Oct. 30, 2014

A Practical Comparison of Reporting Under AIFMD versus Form PF

Europe’s Alternative Investment Fund Managers Directive (AIFMD) is in full effect and the consolidated AIFMD reporting template – commonly referred to as Annex IV – is now final.  Although some fund managers have already filed Annex IV, the vast majority will do so in January 2015, for the reporting period ending on December 31, 2014.  A prior article in the HFLR described efforts to harmonize Annex IV and Form PF.  See “A Practical Guide to AIFMD Reporting for Non-E.U. Fund Managers: Reporting Under AIFMD versus Form PF,” Hedge Fund Law Report, Vol. 6, No. 20 (May 16, 2013).  This article updates the discussion in that prior article, providing a useful side-by-side comparison of reporting under the two forms.  Firms should take note that even where this comparison highlights similarities between the two forms, there are still certain nuances that could trip up filers (and this article provides examples of such nuances).  The authors of this article are Jeanette Turner, Managing Director & General Counsel at Advise Technologies, LLC; David Vaughan, a partner in Dechert LLP’s Washington, D.C. office; Chris Gardner, a partner in Dechert LLP’s London office; and Rachel Fenwick, an associate in Dechert LLP’s London office.

Identifying and Mitigating the Chief Legal, Regulatory and Operational Risks in Hedge Fund Manager Office Sharing Arrangements (Part Three of Three)

On the positive side, sharing office space can save hedge fund managers (especially startup managers) money, increase efficiency and facilitate legal idea sharing.  On the negative side, sharing office space can increase regulatory and operating risk.  The first article in this three-part series detailed the main benefits of office sharing.  The second article detailed the main risks and how to mitigate them.  This article, the last in the series, discusses subadvisor, subtenant and contract arrangements; allocation of hedge fund manager real estate costs; prime broker and “hedge fund hotel” arrangements; and how to handle office sharing arrangements during on-site due diligence visits by institutional investors.

K&L Gates Partners Offer Practical Guidance for Hedge Fund Managers on Raising Capital in Australia, the Middle East and Asia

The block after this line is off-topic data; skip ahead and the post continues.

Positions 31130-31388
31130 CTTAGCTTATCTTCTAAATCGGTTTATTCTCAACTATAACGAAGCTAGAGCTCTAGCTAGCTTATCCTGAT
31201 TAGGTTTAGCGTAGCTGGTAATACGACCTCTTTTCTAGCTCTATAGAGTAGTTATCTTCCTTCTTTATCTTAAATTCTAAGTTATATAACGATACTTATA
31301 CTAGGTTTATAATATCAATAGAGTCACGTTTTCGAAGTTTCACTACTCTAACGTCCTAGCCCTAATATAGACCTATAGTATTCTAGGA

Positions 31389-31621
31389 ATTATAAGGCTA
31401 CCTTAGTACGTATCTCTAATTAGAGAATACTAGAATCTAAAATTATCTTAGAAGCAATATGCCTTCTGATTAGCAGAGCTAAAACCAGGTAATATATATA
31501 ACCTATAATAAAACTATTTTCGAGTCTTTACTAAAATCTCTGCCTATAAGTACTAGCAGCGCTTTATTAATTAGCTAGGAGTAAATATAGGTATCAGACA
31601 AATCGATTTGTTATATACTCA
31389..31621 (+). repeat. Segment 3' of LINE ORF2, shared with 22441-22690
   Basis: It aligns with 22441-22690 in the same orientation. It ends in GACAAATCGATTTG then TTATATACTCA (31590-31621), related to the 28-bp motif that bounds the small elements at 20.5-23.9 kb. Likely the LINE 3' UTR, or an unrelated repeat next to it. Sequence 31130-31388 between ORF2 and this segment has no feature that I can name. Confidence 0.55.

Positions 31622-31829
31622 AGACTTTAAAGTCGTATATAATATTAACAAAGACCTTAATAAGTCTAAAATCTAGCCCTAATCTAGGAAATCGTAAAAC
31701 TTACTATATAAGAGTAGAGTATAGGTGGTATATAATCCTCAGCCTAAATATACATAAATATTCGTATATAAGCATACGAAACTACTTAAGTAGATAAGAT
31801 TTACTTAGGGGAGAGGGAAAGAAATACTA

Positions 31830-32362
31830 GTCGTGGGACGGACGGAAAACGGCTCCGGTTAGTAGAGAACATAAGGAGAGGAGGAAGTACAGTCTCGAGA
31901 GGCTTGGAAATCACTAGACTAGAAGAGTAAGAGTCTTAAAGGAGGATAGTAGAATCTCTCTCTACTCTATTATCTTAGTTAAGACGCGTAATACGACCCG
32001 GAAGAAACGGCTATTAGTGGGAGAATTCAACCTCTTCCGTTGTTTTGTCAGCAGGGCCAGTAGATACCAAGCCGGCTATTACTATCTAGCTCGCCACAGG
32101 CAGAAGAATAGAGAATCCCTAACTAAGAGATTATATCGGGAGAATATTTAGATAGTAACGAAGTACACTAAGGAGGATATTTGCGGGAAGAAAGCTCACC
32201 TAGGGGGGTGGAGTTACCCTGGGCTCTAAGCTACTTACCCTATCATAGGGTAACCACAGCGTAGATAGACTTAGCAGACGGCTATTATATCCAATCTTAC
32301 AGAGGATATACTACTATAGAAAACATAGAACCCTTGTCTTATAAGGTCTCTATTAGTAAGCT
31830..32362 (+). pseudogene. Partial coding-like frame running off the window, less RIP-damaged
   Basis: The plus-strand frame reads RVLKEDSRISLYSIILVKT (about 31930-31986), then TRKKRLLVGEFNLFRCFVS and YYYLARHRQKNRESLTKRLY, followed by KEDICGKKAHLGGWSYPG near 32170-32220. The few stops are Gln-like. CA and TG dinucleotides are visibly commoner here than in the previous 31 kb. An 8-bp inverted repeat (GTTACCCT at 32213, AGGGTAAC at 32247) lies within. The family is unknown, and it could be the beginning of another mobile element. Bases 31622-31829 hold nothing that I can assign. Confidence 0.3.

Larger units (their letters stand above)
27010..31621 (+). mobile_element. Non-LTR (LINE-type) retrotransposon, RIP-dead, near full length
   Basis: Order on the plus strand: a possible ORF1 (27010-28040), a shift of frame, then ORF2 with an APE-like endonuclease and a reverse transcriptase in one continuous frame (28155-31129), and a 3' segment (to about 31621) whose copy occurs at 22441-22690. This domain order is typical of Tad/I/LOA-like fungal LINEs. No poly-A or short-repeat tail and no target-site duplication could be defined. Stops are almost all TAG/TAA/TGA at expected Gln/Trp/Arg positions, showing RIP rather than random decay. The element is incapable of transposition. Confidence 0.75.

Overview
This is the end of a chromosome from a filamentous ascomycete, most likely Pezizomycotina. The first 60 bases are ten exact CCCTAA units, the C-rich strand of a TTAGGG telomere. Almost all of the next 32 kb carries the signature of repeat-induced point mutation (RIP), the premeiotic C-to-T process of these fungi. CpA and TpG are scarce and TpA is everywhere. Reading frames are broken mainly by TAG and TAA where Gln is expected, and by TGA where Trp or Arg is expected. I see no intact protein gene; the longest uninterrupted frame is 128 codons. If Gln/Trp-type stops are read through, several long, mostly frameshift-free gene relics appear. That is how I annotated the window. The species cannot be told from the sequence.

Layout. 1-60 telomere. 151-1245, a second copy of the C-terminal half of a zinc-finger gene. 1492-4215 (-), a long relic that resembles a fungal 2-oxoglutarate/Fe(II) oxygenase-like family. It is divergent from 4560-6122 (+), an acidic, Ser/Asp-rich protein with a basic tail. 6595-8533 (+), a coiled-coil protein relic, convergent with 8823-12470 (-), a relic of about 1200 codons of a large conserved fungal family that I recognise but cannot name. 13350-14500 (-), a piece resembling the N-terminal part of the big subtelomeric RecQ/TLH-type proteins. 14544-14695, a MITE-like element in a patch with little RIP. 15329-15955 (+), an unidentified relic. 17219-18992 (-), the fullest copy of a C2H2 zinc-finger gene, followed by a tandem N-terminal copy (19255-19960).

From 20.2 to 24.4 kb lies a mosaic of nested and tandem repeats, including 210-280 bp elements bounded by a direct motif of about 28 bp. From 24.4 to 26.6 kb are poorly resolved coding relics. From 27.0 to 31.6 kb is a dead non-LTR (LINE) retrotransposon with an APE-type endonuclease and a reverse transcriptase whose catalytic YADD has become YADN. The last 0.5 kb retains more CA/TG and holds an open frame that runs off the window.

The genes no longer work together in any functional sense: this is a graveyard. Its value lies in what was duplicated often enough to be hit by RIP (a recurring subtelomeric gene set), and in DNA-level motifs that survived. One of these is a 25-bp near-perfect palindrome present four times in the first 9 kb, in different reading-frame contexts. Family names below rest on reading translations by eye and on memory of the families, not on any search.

Pension funds and sovereign wealth funds are important potential sources of capital for hedge fund managers.  Australia and Japan have about $1.7 trillion and $1.2 trillion in pension assets, respectively, while the sovereign wealth funds of Middle East nations hold another $1.8 trillion.  The Chinese market has huge potential as well.  In that regard, a recent presentation by international law firm K&L Gates LLP offered a comprehensive overview of the regulatory regimes and marketing requirements that affect fund managers seeking capital in Australia, the Middle East, Japan, China, Hong Kong and Singapore.  The program was moderated by K&L Gates partner Cary J. Meer.  The other speakers were her partners Natalie R. Boyd, Elizabeth A. Gray, Betsy-Ann Howe, Tsuguhito Omagari and Choo Lye Tan.  For a similar global regulatory roundup, see “KPMG Report Highlights Key Developments in Hedge Fund Regulation in the Americas, the Asia-Pacific Region, Europe, South Africa and the Middle East,” Hedge Fund Law Report, Vol. 7, No. 33 (Sep. 4, 2014).  For a discussion of regional “passport” initiatives that may facilitate marketing of funds in Asia and Australia, see “How Can U.S. Hedge Fund Managers Use Passport and Mutual Recognition Initiatives to Market to Investors in Asia?,” Hedge Fund Law Report, Vol. 7, No. 27 (Jul. 18, 2014).

Tax, Structuring, Compliance and Operating Challenges Raised by Hedge Funds Offered Exclusively to Insurance Companies